Songbird, Zebra Finch, Knowing Neurons, Michael Condro, Sing, Learn, Memory, Neuroscience, Brain,

What Can Songbirds Teach Us About Ourselves?

In my last post, “Vocal Practice is for the Birds” examined one similarity between human and songbird procedural learning: the necessity for practice before performance. Zebra finches sing a series of introductory notes to prepare before beginning their mating song, much like we warm up before playing an instrument or before an athletic competition. This is but one of the many similarities found between human and songbird behaviors. In fact, scientists have been using songbirds to study many common behaviors, like spatial memory and social interactions in addition to procedural learning. Songbirds are the ideal model system for studying the neurogenetic basis of vocal learning due to the similarity of the neural structures underlying this relatively rare behavior.Continue reading

Genetic Tricks To Reverse Schizophrenic Symptoms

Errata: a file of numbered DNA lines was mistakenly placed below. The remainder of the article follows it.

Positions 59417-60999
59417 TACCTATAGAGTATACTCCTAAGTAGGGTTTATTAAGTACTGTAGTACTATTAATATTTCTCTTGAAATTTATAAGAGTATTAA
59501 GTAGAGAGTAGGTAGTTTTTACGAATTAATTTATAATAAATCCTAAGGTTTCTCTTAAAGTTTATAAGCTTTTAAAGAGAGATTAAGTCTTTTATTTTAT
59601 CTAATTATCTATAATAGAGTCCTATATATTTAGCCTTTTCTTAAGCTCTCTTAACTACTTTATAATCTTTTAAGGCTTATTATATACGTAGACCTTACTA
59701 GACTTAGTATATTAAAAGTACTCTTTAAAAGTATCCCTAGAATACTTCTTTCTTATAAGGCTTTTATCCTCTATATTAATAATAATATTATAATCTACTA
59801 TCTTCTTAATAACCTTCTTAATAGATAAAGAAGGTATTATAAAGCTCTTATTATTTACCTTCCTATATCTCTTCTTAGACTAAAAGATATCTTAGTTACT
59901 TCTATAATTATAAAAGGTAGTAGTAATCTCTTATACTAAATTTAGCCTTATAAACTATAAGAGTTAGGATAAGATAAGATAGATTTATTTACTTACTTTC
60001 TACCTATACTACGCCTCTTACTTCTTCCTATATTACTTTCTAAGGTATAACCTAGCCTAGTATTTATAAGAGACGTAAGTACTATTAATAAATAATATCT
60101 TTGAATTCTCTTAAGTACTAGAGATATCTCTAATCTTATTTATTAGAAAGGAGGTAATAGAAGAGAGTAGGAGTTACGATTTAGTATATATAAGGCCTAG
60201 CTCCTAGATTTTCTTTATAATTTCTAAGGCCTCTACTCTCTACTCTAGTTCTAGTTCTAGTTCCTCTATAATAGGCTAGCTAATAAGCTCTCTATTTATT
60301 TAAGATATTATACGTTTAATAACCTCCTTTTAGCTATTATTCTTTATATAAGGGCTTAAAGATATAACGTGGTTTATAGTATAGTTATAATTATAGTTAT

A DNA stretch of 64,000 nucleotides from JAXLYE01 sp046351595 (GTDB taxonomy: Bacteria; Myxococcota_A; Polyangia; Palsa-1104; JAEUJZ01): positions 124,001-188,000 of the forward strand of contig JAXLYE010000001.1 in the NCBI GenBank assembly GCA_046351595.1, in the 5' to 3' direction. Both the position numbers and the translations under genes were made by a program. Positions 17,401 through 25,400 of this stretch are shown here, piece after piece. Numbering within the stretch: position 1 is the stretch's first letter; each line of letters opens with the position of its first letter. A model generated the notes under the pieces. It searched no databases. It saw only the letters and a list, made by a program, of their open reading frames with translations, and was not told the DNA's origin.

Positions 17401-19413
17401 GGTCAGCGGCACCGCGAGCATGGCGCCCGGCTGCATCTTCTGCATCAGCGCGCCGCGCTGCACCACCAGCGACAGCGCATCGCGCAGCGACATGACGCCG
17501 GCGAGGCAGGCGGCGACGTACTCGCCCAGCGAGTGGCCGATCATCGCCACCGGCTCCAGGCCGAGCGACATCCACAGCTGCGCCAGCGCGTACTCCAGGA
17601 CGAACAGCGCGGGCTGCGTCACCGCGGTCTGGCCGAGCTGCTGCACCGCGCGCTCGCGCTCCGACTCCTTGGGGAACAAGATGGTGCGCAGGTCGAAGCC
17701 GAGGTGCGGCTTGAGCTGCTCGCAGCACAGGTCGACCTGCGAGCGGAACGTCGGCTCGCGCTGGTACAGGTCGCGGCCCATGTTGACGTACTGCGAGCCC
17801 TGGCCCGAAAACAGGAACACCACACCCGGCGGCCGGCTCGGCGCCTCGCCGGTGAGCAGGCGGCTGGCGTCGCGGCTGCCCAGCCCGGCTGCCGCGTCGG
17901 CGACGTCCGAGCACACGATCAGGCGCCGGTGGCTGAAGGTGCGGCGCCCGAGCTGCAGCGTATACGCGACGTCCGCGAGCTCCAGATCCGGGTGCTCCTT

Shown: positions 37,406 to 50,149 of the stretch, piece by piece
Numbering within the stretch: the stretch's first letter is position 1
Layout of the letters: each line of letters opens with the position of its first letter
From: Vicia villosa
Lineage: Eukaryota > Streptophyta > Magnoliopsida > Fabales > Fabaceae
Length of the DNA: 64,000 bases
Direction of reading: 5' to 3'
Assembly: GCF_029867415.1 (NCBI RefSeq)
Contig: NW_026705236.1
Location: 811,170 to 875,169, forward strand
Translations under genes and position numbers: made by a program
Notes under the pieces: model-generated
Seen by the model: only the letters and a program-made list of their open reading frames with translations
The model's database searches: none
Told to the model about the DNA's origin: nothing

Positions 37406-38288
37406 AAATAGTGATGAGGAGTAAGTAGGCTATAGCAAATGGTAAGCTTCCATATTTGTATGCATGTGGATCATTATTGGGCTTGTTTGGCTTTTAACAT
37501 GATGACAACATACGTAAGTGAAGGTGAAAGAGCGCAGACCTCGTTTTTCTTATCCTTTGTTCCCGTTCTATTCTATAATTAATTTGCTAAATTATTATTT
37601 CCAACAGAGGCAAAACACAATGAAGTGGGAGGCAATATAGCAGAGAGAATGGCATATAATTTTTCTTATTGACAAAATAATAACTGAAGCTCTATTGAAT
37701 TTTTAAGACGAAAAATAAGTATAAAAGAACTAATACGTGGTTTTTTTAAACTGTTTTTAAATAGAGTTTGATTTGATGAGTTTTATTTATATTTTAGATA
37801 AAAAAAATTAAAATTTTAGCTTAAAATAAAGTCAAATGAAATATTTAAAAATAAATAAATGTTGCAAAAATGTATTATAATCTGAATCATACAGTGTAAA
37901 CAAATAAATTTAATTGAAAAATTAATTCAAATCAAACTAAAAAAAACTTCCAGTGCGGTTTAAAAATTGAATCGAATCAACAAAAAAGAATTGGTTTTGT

The human brain continues to develop and form new connections from birth until as late as the mid-20s. During this time, billions of connections are made and broken as the brain develops the architecture required for learning, memory, language, emotion and many other brain functions. Disruptions in how the brain forms connections during infancy and early childhood can severely impair growth and negatively affect brain functions. Continue reading

Of Grandfathers, Fathers, and Children: The Coming-of-Age of Autism

Genetics, although ostensibly complicated, is all around us. In our immediate social circle, we often come across genetics at display. Some examples are obvious: The kids wear glasses because both parents wear them. But others are not as straightforward: How is the daughter so tall when both parents are short? These inexplicable traits are often the result of de novo mutations, which are mutations that occur in a child whose parents do not possess that trait.Continue reading

What Songbirds Tell Us About Human Nature

Every once in a while, we hear of amazing scientific feats about how some new drug successfully reduces weight without dieting or exercise in monkeys, or how scientists slowed aging in worms and doubled their lifespans. These studies are often a cause for ridicule in the media, which reduces their significance and validity by implying that mice, flies, birds—any animal really—is not a true representation of the human condition.Continue reading